Differential Abundance
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2022 ◽  
Alexana J Hickmott ◽  
Klaree J Boose ◽  
Monica L Wakefield ◽  
Colin M Brand ◽  
J. Josh Snodgrass ◽  

Host sex, age, diet, stress, and social environment have all been found to influence the gut microbiota. In non-human primates (NHP), recent evidence from gorillas found fecal glucocorticoid metabolite concentration (FGMC) had no significant role in structuring their gut microbiota, but there was a significant differential abundance between family Anaerolineaceae and gorilla FGMC. This pattern has yet to be examined in other NHP, like bonobos (Pan paniscus). We compared FGMC to 16S rRNA amplicons for 201 bonobo fecal samples collected in the wild across five months to evaluate the impact of stress, measured with FGMC, on the gut microbiota. Simpsons index was the only alpha diversity index to have a significant linear relationship with FGMC [R2 = 0.9643, F(4, 210) = 28.56, p = 0.0023]. FGMC level explained 1.63% of the variation in beta diversity for Jensen-Shannon Distance, 2.49% for Weighted UniFrac, and 3.53% for Unweighted UniFrac using PERMANOVAs. Differential abundance models showed seventeen taxa that were significantly correlated with FGMC. We found that genus SHD-231 in the family Anaerolinaceae was significant in our differential abundance model results, similar to western lowland gorilla abundance model results. These results suggest bonobos exhibit different patterns than gorillas in alpha and beta diversity measures and that members of the family Anaerolinaceae may be differentially affected by host stress across great apes. Incorporating FGMC into gut microbiota research can provide a more robust understanding of how stress impacts the gut microbiota of primates and humans and has important ties to overall host health.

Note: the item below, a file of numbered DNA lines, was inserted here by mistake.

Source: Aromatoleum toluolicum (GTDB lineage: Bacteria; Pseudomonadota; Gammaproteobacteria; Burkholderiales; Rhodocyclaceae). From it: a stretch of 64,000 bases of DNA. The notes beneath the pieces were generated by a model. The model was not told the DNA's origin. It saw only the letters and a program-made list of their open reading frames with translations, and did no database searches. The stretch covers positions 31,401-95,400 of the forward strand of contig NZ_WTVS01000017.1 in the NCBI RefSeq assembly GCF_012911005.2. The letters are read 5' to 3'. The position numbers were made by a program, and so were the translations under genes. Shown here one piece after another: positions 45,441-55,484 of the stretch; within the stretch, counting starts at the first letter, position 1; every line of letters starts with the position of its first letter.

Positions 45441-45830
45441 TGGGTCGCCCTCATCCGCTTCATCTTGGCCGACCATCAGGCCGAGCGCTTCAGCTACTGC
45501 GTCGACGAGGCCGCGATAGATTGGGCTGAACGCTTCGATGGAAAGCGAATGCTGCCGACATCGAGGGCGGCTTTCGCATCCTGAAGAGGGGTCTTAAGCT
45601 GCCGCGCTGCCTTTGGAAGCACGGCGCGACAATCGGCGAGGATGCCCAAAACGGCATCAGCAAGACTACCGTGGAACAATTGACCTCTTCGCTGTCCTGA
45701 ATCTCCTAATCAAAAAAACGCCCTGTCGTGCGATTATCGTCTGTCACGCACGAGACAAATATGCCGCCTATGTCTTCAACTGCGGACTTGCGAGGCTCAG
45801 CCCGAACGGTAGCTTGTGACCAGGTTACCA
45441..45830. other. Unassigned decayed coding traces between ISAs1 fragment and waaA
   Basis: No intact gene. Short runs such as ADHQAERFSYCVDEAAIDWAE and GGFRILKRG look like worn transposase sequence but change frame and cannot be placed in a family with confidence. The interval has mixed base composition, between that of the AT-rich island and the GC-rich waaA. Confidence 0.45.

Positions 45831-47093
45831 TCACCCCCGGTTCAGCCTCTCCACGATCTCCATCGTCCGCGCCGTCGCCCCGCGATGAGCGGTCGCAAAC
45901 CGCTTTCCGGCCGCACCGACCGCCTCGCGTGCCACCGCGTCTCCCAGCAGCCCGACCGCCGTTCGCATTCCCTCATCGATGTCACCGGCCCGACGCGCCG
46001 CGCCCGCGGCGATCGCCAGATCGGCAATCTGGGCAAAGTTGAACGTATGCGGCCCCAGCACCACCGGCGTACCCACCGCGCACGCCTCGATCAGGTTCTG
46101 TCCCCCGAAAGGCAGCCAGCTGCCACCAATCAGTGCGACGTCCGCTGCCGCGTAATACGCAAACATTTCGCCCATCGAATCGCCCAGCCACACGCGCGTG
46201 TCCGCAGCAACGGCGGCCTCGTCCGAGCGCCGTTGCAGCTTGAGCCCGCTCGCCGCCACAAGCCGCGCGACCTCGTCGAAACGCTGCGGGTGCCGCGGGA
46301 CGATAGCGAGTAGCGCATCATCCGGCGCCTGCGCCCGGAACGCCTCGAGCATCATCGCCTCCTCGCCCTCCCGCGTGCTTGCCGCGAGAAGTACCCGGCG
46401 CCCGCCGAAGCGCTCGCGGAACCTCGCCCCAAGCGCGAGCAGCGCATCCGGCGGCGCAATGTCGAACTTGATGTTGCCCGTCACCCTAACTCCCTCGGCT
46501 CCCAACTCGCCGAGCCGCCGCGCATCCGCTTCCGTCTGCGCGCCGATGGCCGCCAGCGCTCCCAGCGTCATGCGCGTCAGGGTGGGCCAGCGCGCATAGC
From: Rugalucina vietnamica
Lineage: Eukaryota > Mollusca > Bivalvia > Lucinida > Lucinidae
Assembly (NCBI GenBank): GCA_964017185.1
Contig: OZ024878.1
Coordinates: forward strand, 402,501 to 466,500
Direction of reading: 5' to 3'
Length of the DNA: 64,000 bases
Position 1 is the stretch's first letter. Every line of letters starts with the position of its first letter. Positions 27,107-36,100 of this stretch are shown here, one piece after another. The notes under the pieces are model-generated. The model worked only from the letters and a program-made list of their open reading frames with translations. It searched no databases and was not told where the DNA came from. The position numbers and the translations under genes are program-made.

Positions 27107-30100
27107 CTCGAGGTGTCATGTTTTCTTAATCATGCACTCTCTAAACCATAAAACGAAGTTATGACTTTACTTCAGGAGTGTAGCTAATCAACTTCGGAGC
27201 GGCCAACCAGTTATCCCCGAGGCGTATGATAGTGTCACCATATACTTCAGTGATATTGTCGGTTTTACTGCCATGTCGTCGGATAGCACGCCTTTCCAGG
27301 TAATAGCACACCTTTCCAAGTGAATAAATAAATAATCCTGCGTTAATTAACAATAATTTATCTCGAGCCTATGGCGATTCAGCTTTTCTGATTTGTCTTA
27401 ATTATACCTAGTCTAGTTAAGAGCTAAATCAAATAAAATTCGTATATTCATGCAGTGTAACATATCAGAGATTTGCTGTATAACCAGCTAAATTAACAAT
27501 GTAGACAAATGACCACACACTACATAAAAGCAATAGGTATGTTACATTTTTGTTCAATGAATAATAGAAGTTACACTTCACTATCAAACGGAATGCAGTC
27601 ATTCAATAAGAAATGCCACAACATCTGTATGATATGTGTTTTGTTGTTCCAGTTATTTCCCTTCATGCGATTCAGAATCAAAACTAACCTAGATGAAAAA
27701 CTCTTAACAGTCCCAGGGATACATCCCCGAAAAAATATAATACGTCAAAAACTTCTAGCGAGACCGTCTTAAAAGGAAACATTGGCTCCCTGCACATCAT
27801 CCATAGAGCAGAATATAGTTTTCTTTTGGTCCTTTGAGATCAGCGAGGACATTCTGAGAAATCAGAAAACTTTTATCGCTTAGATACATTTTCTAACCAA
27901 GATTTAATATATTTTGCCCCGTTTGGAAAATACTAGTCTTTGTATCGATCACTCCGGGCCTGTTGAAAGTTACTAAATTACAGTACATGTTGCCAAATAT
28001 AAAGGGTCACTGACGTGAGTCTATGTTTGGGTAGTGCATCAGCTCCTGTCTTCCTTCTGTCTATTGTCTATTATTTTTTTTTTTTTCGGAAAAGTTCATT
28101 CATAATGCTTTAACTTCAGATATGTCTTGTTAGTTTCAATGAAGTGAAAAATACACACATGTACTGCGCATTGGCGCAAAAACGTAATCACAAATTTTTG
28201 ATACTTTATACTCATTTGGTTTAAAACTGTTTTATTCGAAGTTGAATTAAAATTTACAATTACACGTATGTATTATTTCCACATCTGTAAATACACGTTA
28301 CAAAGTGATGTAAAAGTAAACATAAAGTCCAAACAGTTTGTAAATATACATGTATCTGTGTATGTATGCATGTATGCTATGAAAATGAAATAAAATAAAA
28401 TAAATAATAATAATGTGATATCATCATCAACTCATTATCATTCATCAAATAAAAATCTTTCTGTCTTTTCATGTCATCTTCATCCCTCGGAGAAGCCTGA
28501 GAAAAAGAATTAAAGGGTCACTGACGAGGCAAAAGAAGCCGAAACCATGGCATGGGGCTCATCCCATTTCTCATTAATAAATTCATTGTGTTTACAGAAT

2022 ◽  
Vol 194 (2) ◽  
Maria Grazia Bonomo ◽  
Luana Calabrone ◽  
Laura Scrano ◽  
Sabino Aurelio Bufo ◽  
Katia Di Tomaso ◽